flake

AlistairCookie

Senior Member
English - U.S.
I'm supposed to go have lunch with him, but he can be flake sometimes.

Normalement on dois dejeuner mais il peut être un peu "original"


Kind of the sense of tête dans l'air, but not someone who forgets things, but that you can't always count on him for things like meeting for lunch.
 
  • Missrapunzel

    Senior Member
    French (France)
    distrait?
    On devrait déjeuner ensemble mais il se peut qu'il soit distrait.
    It means he may lose focus on the lunch appointment and not show up.
     

    dcgirl

    New Member
    U.S. English
    a "flake" in this sense is more like a person who is "peu fiable", I think. Or maybe just "peu excentrique". I'm not sure if there is a similar (colloquial) title in French for such a person, though.
     

    Ransome

    New Member
    Québec français
    ...and in People who flake?

    D'après ce que j'ai lu précédemment, est-ce que ça pourrait vouloir dire : les gens qui posent un lapin, ou bien les m'a-tu-vu ?

    Could anybody please help me with this precise meaning?

    Thanks!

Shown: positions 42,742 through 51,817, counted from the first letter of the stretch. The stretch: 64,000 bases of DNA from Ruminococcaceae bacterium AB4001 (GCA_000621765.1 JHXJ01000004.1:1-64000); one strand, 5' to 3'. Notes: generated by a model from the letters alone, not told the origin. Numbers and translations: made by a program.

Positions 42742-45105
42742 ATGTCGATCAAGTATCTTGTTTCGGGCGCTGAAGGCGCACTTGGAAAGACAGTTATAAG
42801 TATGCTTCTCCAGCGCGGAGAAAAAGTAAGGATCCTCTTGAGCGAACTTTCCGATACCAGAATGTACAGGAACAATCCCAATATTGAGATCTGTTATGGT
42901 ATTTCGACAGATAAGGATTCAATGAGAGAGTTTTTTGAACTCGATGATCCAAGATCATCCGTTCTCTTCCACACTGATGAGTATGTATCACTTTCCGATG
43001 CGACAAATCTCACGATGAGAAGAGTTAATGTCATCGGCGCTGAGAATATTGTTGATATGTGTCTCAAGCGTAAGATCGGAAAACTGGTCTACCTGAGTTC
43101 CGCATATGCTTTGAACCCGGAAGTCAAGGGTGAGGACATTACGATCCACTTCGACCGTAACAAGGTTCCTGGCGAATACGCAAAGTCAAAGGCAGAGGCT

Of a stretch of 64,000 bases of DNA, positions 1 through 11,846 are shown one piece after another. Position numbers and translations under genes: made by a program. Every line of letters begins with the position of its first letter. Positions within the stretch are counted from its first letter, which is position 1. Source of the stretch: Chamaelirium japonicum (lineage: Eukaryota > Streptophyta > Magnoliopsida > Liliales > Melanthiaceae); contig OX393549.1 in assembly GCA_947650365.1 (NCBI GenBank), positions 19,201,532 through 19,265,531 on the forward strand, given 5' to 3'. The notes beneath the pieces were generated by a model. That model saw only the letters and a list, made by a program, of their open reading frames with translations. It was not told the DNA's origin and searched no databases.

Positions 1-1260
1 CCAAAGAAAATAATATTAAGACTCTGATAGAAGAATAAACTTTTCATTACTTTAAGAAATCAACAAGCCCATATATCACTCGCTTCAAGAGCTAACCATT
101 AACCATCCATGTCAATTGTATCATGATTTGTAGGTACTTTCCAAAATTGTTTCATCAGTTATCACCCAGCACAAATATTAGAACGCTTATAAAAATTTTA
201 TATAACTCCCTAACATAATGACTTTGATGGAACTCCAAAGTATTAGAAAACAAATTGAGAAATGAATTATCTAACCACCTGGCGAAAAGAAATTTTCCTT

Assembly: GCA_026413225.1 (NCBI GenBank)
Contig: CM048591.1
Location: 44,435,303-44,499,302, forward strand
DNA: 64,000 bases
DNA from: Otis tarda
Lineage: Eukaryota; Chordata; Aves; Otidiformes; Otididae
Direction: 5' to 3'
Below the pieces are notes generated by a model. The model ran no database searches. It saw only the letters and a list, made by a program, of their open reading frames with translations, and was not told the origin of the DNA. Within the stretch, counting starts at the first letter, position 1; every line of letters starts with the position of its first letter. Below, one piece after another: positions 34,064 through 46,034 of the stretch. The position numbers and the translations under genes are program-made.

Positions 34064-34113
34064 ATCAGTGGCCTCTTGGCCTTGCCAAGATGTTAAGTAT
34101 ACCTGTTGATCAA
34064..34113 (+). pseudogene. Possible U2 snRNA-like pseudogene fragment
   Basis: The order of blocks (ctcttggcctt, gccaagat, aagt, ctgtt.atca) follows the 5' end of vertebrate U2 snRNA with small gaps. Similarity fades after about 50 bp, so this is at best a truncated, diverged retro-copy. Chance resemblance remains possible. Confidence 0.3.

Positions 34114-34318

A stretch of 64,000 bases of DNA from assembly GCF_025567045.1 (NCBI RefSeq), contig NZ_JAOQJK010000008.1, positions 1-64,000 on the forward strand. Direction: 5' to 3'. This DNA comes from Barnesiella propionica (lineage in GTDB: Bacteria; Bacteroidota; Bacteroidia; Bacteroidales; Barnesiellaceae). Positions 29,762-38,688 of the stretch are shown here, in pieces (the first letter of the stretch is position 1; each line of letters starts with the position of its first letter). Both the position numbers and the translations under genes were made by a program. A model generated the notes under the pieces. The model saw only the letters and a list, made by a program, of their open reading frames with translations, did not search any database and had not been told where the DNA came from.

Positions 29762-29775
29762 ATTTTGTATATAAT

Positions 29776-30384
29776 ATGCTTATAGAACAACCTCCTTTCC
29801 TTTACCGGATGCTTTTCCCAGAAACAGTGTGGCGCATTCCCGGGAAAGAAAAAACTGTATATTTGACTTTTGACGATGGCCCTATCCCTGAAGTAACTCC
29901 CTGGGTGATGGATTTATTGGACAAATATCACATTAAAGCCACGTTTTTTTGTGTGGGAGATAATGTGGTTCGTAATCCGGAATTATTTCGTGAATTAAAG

dcgirl

    New Member
    U.S. English
    in people who flake, it means people who are unreliable / don't follow through, or sometimes someone who will "bail (out) on" others as in laisser tomber.

    I think poser un lapin is more about a date, isn't it? Personally I'd say he/she "stood me up". But a friend that may not show up to a party he said he would go to, or maybe leave at the time I really need help: he might flake.
     

    Teafrog

    Senior Member
    UK English (& rusty French…)
    a "flake" in this sense is more like a person who is "peu fiable", I think. Or maybe just "peu excentrique". I'm not sure if there is a similar (colloquial) title in French for such a person, though.
    Thanks for the description, as this is a pure AE word. I couldn't find the word in any UK dicts, but found it here. They explain it as an "oddball" :confused:, which doesn't quite fit your description; I'm confused
    ...and in People who flake?